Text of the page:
Composer and musician, Ray Sandoval, has used his music to advocate for social change throughout his career: From Los Angeles-based Chicano rock group, Quetzal, to his more recent collaborations with world-renowned art activist Ai Weiwei.
His latest solo project, What Is Now
, features a diverse group of acclaimed musicians from Los Angeles to London, Berlin, and Barcelona: It was recorded, in part, during the Covid-19 lockdown. What Is Now
is a question but also a statement, my reflection on the tectonic shifts occurring in our world today. It is both a departure and a return: An exploration beyond the boundaries of my earlier work as well as a homecoming with old friends.”
Tracks and Personnel
Side A: Migration Suite- Movements l, ll, lll, lV, and V. Richard Maegraith
- Bass Clarinet, Clarinet, Flute, Voice
Genís Bagés Rubí: Drums
Daigo Nakai: Bass
Sacha Hladiy: Keyboard Ray Sandoval
Anton Spronk: Cello
Sylvie Berger: Viola Recorded in Berlin Germany, September 2019.
Side B: Southern Wind, Rumba Blues Ray Sandoval
: guitar Tony Austin
: drums Rene Camacho
Richard Katz: keyboards
James King: alto saxophone
Satin Singh: percussion
Recorded in London, Los Angeles, Tucson, and Valencia, Spain, April 2020.
About Ray Sandoval
Ray Sandoval is an award winning composer, performer, producer and educator, trained in both the Classical and Jazz genres.
Born of Japanese and Mexican-American parents, Ray’s musical career began at home in Tucson, Arizona. At the age of eight, he was playing drums in a family band with his older brother, Richard. A family hobby turned into serious study when both became the first students selected for APEX (Academic Preparation for Excellence) at the University of Arizona. Under the guidance of Thomas Patterson, Professor of Music, Ray began to perform solo works of classical guitar earning a number of awards and a Bachelor’s Degree in Music.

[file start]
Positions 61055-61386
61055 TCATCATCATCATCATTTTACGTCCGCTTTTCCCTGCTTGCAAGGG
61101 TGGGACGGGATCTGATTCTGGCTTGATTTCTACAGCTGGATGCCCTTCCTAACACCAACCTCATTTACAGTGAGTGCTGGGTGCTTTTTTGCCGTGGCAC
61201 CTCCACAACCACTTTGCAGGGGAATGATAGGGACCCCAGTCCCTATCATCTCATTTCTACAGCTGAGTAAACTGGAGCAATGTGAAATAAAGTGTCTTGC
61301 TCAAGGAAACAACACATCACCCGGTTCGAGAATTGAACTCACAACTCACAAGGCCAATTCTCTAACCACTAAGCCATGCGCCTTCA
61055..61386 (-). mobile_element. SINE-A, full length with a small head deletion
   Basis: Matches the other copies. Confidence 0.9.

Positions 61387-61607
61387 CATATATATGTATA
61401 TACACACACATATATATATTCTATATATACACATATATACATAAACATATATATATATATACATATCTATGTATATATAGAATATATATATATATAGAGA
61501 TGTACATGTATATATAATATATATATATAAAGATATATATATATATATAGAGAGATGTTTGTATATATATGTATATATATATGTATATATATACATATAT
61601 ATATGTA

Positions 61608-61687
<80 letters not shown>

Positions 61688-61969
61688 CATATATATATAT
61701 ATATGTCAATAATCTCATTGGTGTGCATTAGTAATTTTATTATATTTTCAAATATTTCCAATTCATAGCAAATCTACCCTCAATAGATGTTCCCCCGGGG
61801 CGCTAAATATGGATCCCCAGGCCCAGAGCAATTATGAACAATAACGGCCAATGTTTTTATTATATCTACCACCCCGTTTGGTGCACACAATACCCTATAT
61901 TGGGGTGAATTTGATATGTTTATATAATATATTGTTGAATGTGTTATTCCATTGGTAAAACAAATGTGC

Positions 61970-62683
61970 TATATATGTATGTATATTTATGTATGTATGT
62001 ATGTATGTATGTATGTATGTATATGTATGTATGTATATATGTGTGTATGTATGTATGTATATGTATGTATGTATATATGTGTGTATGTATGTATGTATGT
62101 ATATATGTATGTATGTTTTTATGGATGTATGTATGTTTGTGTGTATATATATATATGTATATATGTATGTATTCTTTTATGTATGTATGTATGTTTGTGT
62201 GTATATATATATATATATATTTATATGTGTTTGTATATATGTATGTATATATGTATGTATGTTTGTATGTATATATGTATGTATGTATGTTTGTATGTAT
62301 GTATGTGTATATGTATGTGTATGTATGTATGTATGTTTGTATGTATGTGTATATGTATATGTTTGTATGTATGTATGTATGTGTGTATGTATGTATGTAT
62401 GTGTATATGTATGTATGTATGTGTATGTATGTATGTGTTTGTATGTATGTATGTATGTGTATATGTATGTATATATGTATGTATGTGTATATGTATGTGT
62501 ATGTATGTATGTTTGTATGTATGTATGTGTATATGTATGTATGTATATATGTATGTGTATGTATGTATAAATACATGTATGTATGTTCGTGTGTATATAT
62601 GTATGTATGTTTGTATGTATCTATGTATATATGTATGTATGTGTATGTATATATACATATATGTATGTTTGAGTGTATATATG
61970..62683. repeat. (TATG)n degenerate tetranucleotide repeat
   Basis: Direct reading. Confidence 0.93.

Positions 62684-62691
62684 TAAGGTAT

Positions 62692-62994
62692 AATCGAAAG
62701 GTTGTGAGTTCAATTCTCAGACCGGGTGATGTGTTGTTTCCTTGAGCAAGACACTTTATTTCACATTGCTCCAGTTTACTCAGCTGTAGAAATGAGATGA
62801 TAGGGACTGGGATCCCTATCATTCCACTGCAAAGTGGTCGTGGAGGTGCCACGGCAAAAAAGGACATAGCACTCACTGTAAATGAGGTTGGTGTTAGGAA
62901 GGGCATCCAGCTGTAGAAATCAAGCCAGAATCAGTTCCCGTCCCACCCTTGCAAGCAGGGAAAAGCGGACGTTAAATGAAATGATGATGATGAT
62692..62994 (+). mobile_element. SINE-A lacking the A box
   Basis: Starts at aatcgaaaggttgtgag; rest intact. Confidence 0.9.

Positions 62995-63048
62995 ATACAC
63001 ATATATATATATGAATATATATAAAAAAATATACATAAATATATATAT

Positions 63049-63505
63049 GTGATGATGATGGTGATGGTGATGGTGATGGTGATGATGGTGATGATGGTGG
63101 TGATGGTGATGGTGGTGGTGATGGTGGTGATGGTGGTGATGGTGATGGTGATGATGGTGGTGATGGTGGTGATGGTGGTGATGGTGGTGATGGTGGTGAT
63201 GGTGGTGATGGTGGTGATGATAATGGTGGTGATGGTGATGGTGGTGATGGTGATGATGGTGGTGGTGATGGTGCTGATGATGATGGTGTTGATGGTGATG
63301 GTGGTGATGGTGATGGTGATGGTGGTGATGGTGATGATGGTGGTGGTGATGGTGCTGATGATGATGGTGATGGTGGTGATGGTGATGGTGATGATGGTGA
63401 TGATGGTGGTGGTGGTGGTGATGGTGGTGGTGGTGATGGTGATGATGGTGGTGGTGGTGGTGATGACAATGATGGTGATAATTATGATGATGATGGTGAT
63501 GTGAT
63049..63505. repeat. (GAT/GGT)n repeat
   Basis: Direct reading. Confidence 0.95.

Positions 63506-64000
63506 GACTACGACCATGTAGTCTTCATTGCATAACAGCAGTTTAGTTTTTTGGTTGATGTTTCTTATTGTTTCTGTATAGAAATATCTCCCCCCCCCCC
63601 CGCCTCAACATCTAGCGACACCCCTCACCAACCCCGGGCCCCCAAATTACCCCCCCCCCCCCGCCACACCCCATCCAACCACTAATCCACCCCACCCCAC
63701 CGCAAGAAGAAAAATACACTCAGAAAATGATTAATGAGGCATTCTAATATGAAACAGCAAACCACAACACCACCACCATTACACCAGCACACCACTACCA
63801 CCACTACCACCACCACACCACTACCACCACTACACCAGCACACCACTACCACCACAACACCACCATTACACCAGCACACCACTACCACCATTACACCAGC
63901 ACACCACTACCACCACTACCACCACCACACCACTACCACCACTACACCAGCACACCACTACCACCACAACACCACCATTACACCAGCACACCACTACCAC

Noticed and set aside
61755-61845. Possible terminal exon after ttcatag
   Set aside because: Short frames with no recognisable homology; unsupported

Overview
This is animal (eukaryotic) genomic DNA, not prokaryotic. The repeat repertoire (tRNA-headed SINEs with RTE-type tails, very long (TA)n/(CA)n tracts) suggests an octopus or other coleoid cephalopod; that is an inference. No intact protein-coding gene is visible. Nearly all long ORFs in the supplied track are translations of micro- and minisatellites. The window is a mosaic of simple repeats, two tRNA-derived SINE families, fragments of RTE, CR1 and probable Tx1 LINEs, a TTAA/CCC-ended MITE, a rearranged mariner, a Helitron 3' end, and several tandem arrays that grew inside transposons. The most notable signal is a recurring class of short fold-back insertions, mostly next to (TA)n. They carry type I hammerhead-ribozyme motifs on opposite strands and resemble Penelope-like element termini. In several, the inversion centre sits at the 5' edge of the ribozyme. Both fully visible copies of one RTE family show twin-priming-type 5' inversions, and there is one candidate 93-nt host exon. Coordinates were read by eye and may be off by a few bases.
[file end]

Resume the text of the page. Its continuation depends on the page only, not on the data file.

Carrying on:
In 1992, Ray left Arizona to earn a Masters in 20th Century Music, World Music and Jazz Improvisation at The California Institute of the Arts (CalArts). Los Angeles’ amalgam of cultures had a profound effect on Ray’s music. From hip-hop to classical guitar, Ray began to experiment with Afro-Cuban, Spanish and Brazilian sounds. During this time, he joined the Grammy-award winning group, Quetzal, bringing his own sound in latin jazz to Quetzal’s soul, hip-hop and folkloric music to create a unique blend of politically conscious compositions.
After releasing several critically-acclaimed solo records, Ray decided to push his own musical boundaries by exploring the roots of folk music and applying them to modern jazz compositions. In 2004 he received the JUSFC Creative Artist Grant to study the folk music of Japan and develop compositions based on his experience living in the country. Since then, he has also travelled through Andalusia, Spain for intensive training of flamenco guitar, as well as Bali, Indonesia to study the complex rhythms of Balinese Gamelan.
After living in Jerusalem, he moved to London, Berlin and then to Valencia, Spain where he now continues to compose and produce music. Most recently he composed music for a short documentary film with artist Ai Weiwei on the migration crisis in Europe.